Media is kinder to farmed salmon sector when discussing its use of technology
Liza MayerFeatures Research Dalhousie University editors pick public perception
Innovations meant to improve the sector are one of the rare topics the media portrays positively, says study
Researchers at Dalhousie University who analyzed how salmon aquaculture has been portrayed in the media in Atlantic Canada have found that one of the rare times there was a “positive tone” in the articles about the industry is when discussing its use of technology to improve its sustainability and potentially reduce environmental impacts.
The team studied industry news published in the region over a span of 15 years starting from January 2005. The team categorized them according to political, environmental, social and technological angles and identified the “tone” of the articles. They found that positive tones were least represented.
“Environmental risks and how they are managed have been consistent factors influencing how the industry has been portrayed by the media,” said lead study author Paul Kraly. The team, which includes Jenny Weitzman and Ramón Filgueira, concluded that perceived environmental effects of salmon farming is a major driver affecting acceptance.
But “over time, there has been an increase in the discussion of the technological attributes of aquaculture within the Atlantic Canadian media,” the study noted. “Technological attributes were predominantly portrayed in a positive manner.”
Among the innovations that were “commended” was data collection through the use of artificial intelligence to help track certain diseases on farms (The Chronicle Herald, 2019).
The media also reported positively the instances of innovative research, for instance, when salmon waste has been turned into biodiesel at Memorial University in Newfoundland (The Telegram, 2014).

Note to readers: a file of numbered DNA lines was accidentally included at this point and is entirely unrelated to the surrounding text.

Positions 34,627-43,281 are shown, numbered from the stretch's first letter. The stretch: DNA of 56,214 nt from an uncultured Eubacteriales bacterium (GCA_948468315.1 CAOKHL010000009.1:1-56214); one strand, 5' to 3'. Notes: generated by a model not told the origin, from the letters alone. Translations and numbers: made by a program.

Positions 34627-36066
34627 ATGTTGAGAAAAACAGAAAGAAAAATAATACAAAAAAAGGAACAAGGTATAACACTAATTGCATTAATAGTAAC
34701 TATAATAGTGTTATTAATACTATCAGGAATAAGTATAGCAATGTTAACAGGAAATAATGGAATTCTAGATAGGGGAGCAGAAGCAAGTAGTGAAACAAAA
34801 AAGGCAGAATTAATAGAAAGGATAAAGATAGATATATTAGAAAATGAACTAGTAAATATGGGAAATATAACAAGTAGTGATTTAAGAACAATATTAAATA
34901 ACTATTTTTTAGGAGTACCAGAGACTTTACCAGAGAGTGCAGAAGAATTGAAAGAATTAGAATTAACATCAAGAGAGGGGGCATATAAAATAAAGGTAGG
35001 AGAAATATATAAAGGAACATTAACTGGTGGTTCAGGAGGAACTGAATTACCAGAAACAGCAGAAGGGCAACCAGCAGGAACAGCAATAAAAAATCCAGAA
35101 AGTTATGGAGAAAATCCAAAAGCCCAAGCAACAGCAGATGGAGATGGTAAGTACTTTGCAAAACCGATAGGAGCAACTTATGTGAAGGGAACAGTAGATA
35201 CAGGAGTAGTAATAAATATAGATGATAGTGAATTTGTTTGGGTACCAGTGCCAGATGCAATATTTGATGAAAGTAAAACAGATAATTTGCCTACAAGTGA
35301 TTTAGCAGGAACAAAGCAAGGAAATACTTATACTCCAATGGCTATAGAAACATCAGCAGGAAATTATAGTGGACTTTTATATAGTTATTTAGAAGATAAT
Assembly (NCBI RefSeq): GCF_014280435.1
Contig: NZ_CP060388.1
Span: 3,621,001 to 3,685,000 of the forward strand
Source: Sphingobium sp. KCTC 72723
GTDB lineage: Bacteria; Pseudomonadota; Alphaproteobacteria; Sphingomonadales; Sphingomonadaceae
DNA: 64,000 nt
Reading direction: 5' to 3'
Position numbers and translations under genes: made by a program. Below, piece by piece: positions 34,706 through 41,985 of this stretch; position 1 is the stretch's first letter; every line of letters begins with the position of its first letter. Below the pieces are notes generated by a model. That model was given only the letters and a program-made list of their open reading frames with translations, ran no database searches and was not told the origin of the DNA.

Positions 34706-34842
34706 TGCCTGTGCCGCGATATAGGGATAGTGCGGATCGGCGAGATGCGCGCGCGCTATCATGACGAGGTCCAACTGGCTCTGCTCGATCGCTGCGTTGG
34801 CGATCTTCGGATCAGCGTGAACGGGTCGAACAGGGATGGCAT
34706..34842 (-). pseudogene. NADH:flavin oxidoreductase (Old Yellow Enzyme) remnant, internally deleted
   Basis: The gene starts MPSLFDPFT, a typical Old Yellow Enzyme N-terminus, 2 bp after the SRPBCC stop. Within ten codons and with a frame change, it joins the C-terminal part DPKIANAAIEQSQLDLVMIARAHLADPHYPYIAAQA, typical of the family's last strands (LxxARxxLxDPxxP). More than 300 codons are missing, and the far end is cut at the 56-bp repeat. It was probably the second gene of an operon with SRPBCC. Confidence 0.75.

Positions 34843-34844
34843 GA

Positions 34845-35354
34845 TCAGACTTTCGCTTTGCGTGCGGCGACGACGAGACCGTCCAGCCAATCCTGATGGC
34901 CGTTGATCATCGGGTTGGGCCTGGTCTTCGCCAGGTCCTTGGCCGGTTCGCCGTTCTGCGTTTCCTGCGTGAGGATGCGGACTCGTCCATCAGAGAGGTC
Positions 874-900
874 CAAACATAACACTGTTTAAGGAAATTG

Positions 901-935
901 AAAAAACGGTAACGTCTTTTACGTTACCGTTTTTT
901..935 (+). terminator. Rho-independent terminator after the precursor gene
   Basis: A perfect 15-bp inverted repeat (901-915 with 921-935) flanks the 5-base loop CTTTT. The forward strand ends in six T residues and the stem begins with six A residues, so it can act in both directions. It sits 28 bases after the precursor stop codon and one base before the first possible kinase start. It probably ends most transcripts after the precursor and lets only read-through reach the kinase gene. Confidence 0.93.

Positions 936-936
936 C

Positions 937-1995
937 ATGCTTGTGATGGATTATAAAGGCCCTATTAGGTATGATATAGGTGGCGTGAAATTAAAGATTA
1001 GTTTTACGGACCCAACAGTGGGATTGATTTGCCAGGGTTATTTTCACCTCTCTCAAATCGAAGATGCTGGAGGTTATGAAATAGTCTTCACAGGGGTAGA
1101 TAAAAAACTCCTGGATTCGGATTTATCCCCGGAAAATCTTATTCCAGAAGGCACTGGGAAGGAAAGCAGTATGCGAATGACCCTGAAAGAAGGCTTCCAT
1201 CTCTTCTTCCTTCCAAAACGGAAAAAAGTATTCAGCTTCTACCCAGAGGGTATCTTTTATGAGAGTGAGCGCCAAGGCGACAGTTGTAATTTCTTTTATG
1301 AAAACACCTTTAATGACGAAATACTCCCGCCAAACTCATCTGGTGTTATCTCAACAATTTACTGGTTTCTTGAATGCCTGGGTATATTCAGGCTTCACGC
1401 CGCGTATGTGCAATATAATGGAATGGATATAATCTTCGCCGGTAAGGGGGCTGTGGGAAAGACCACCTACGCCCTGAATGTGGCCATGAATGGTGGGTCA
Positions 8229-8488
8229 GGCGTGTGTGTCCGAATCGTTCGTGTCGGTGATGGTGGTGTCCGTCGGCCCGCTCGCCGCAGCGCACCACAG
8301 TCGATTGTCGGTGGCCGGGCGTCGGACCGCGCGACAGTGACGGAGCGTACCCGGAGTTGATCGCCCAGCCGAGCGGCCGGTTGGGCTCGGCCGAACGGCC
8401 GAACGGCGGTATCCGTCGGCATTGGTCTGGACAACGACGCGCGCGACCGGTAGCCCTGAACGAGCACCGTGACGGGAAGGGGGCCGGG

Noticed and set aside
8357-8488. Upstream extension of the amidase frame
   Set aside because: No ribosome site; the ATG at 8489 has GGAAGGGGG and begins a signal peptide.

The few cases where technology and research was portrayed negatively often highlighted concerns over conflicting scientific results, for instance the industry’s effects on lobster fishers or potential scientific bias (The Chronicle Herald, 2014), the study found.
“As a result, the increasing positive portrayal of such technological advancements in the media may help communicate the industry’s benefits and improvements, influencing how individuals view the industry,” the authors suggested.
The study inferred that the age of the industry may have influenced media’s portrayal: the more established the industry, the fewer problems, the less negative the media.
News coverage of the industry also emphasized “public involvement and consultation,” which “suggests a lack of communication between governmental decision-makers, industry and local community can create negative attitudes and actions towards projects.”
Strengthening community involvement in the industry’s decision-making process and increasing its transparency in order to increase farmed salmon’s social acceptance, it said.
“Public perception of the industry influences the implementation of new aquaculture operations. As aquaculture attempts to expand, tension between industry and communities may emerge, thus increasing the need for social acceptance,” it said.
The study was published online in ScienceDirect.com in September 2021.
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